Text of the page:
I don’t particularly like the fact that Tennessee offers the ‘Procedure Conditional’ result for a number of reasons. First the client is paying for a response; either a yes or a no, no uncertainty. Second, it legally exposes the armory to a potential civil lawsuit. We live in a country where anyone can sue someone for anything at any time, and often does. The honest owner of a gun store does not need to be sued by a thug’s family because he made the decision, in his ‘sole discretion’, to sell a firearm to a person who used it to legally defend himself against said thug, for example. It’s happened to dealers before. I think a smart store owner will only turn over a firearm to a buyer who passes the background check with a ‘Pass’ result. Instead of selling a firearm to a person at their sole discretion, a smart store owner will rely on the government to provide the discretion. Unfortunately, the ‘Conditional Procedure’ result can create confusion and frustration when a dealer does not deliver a firearm based on this dubious result. Among the gun shop merchants I know, I don’t know of a single one that will cast in ‘Conditional Procedure’. As with a ‘Denied’ result, a ‘Conditional Proceeding’ can be overturned through the same appeal process.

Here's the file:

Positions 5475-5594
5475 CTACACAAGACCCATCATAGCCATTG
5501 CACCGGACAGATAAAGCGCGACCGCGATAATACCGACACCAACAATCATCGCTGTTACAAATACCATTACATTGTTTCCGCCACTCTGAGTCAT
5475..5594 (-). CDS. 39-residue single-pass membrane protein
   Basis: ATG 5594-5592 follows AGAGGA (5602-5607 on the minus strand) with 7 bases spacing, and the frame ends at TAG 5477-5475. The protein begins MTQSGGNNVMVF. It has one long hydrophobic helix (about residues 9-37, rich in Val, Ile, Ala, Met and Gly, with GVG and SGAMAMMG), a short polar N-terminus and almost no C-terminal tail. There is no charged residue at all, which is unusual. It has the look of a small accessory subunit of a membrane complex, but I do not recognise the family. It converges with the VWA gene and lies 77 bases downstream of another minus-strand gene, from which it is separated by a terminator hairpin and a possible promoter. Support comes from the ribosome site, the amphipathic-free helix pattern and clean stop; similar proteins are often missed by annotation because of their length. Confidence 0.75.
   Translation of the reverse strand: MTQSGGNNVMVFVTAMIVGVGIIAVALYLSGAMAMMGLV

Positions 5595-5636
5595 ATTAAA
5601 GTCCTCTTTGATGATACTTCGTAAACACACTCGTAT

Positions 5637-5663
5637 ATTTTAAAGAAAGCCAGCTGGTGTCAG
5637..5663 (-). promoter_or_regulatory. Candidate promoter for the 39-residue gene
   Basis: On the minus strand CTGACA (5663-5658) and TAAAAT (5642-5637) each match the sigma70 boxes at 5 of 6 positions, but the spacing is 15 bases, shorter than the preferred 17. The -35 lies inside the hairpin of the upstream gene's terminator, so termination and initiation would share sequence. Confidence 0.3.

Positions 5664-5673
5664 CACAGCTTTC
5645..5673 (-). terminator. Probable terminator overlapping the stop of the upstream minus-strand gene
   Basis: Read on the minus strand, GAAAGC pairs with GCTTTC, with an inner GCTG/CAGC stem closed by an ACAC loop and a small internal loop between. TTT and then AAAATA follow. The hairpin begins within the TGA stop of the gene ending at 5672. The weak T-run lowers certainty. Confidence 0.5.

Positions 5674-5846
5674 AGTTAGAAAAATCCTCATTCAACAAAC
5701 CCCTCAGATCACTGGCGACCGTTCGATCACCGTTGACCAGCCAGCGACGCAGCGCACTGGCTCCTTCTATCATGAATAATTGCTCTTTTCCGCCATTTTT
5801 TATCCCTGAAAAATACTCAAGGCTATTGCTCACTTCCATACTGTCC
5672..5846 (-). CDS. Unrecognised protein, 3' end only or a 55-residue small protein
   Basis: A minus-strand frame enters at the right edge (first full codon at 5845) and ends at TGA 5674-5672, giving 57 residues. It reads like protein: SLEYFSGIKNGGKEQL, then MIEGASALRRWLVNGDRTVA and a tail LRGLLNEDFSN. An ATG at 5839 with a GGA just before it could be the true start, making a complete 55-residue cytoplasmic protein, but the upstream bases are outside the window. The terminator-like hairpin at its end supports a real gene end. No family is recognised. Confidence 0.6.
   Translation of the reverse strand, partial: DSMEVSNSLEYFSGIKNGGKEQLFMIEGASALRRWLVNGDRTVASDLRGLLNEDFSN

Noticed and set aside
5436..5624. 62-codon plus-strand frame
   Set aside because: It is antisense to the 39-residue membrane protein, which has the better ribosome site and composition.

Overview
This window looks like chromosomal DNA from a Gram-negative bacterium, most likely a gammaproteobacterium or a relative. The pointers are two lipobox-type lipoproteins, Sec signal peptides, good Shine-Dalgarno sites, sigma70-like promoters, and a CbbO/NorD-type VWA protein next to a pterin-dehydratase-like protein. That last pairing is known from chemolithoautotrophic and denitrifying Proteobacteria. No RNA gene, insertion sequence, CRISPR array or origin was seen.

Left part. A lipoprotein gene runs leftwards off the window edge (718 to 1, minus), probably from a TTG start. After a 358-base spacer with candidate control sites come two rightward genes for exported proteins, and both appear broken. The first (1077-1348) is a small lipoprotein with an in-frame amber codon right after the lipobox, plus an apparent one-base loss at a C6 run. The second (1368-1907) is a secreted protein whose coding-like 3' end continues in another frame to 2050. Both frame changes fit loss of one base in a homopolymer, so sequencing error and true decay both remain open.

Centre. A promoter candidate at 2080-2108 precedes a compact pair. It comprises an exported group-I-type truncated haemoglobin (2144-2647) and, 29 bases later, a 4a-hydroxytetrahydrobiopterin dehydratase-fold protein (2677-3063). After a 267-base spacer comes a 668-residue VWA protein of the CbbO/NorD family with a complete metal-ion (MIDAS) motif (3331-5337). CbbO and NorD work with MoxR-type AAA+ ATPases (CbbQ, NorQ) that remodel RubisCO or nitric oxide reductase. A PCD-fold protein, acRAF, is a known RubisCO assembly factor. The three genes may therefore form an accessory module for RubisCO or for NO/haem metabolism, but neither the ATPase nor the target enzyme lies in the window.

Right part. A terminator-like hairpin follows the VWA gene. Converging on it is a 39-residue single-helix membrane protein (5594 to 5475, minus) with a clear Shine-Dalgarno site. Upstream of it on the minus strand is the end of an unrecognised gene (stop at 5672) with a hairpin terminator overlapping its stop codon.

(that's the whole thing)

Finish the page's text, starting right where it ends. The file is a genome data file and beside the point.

The important thing to remember about background checks for firearm purchases is that the process is not about judging your worth as a person. It’s about making sure that firearms are only sold to people who are legally authorized to buy them. Sometimes the systems used by the government are slow or incomplete in their information. If you believe you should legally be allowed to exercise your Second Amendment rights, but your background check says otherwise, there is recourse. While it will often take several days or sometimes even a few weeks to change the result to reflect the correct information, all is not lost. Just follow the rules and be patient. So remember to bring your driver’s license, leave about 30 minutes before the store closes for your background check, be patient, and breathe easy. Your gun store owner or dealer is there to help.